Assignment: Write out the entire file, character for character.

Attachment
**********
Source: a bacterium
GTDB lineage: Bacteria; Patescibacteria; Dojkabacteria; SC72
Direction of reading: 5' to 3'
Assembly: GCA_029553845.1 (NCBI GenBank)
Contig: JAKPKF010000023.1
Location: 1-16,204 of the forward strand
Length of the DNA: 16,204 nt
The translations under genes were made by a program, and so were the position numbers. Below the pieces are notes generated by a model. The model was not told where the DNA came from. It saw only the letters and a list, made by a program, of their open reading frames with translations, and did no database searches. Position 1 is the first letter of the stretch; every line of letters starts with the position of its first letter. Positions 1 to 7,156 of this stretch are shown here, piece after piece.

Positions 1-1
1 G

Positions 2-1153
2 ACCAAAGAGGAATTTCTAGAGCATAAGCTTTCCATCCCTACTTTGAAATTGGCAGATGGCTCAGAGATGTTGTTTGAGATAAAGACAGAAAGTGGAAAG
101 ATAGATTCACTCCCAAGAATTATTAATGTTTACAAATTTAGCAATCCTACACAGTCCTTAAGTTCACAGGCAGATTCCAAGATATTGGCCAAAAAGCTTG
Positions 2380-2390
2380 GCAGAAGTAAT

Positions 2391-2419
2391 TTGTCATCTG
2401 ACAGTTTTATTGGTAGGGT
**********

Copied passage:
Source: a bacterium
GTDB lineage: Bacteria; Patescibacteria; Dojkabacteria; SC72
Direction of reading: 5' to 3'
Assembly: GCA_029553845.1 (NCBI GenBank)
Contig: JAKPKF010000023.1
Location: 1-16,204 of the forward strand
Length of the DNA: 16,204 nt
The translations under genes were made by a program, and so were the position numbers. Below the pieces are notes generated by a model. The model was not told where the DNA came from. It saw only the letters and a list, made by a program, of their open reading frames with translations, and did no database searches. Position 1 is the first letter of the stretch; every line of letters starts with the position of its first letter. Positions 1 to 7,156 of this stretch are shown here, piece after piece.

Positions 1-1
1 G

Positions 2-1153
2 ACCAAAGAGGAATTTCTAGAGCATAAGCTTTCCATCCCTACTTTGAAATTGGCAGATGGCTCAGAGATGTTGTTTGAGATAAAGACAGAAAGTGGAAAG
101 ATAGATTCACTCCCAAGAATTATTAATGTTTACAAATTTAGCAATCCTACACAGTCCTTAAGTTCACAGGCAGATTCCAAGATATTGGCCAAAAAGCTTG
Positions 2380-2390
2380 GCAGAAGTAAT

Positions 2391-2419
2391 TTGTCATCTG
2401 ACAGTTTTATTGGTAGGGT